The Olympics are about many things: athleticism; nationalism; internationalism; world peace, even.
They’re also about politics, power, money — and land. If the Olympics are a massive sporting event, it is also, often, a series of major real estate transactions.
With that in mind, NECIR and WGBH are taking a closer look at the nitty gritty details of the plans recently put out, and soon to be updated, by Boston 2024, the private group that has taken on the mantle of designing and promoting a bid to make Boston the host city of the 2024 Summer Olympics — and particularly, what that plan would mean when it comes to the proposed transformation of thousands of acres of Boston land.
In May, Boston 2024 made public a draft of plans to be submitted to the [Olympic Organizing Committee] that included plans for the construction of an Olympic Stadium, an Olympic Athlete’s Village, and an International Broadcast Center — together requiring the assemblage of dozens of parcels of land.
We’ve found a few things so far that haven’t quite percolated to public attention so far — reader more about them below. We’re also hoping our map will help you explore those details for yourselves — and perhaps notice things we haven’t.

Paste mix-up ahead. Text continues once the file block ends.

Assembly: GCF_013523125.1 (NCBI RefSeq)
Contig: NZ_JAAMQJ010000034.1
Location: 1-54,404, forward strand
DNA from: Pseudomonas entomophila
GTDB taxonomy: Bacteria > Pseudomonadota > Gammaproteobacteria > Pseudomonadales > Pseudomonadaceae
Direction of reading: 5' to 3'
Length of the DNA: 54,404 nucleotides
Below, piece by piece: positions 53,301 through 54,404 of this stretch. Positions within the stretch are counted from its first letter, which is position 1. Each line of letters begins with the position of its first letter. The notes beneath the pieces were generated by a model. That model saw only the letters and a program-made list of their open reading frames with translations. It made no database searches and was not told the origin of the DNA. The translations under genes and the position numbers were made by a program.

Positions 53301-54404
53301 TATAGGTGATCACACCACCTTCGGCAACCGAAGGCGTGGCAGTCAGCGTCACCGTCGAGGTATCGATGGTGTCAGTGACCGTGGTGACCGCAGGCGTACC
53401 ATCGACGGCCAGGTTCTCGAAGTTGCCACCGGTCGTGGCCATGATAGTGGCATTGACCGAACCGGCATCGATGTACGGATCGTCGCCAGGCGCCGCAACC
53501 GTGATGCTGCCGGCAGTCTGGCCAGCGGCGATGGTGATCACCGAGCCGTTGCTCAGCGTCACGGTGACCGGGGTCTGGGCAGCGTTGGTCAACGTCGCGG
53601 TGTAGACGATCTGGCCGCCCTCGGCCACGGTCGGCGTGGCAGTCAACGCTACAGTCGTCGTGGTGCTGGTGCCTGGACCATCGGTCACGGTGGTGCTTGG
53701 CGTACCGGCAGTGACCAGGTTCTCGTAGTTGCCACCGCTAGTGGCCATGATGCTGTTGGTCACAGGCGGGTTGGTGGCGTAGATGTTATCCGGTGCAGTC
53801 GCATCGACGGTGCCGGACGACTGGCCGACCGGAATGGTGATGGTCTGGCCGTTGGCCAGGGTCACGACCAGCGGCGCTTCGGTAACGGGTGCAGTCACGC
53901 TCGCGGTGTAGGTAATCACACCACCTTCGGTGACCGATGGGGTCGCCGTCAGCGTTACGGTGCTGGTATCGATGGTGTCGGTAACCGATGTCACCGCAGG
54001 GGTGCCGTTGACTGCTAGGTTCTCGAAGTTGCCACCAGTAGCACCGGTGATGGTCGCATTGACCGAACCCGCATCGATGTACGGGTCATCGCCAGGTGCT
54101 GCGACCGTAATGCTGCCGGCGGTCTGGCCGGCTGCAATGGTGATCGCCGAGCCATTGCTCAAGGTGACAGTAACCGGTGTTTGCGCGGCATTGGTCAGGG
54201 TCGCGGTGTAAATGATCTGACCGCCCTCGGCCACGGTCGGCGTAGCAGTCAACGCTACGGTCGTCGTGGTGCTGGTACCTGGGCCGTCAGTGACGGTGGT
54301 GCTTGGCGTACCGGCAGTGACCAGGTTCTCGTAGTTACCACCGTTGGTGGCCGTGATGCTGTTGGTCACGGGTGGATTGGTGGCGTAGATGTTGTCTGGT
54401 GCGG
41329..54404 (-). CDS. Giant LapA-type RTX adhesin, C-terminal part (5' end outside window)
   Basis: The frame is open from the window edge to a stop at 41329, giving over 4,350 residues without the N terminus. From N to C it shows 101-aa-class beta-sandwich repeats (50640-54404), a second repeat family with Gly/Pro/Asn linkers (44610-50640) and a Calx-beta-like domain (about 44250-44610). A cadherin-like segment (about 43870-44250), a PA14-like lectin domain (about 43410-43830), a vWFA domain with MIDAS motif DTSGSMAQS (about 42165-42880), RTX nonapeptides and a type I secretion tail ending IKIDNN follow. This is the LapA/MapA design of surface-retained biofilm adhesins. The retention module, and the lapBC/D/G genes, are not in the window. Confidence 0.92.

Among our own findings:
• At least one parcel of land included in the Olympic Stadium proposal is contaminated and carries restrictions on residential use — a fact that might become relevant to suggestions by Boston 2024 that the area be converted to mixed-use housing after the games.
• Other parcels included in the stadium proposal, including land that has been characterized as unused or under-used, host significant city infrastructure, including the city’s largest vehicle refueling station, a large telecommunications cable network used by the Boston Police Department, and a solar panel array. Whether Boston 2024 would pay for the relocation of those services — and whether or how they could be relocated — are questions that unaddressed in the current proposal.
• While the “Bid Book” put forward by Boston 2024 listed many of the owners of the parcels involved in their proposal, that list left out some interesting players: including the Catholic Church, which owns one piece of land in the Olympic Village area; and the Boston Public Schools, which operate operates an elementary and middle school on land included in the Olympic Village proposal (Boston 2024 says its plans would not affect the schools).
• Some of the land parcels included in the bid appear to be under-valued in official city assessments. One building, valued at $45 million, for example, recently sold for $77 million to Santander Bank. Right next to the proposed stadium, the Boston Flower Market, valued by the city at $12 million, recently considered a bid for $35 million to buy the property. Whether these discrepancies matter isn’t obvious, but raises the question of how the city itself will value public land being sought after by the Olympic committee, and what kind of deal the city — and therefore its taxpayers — would get by selling or giving away that land.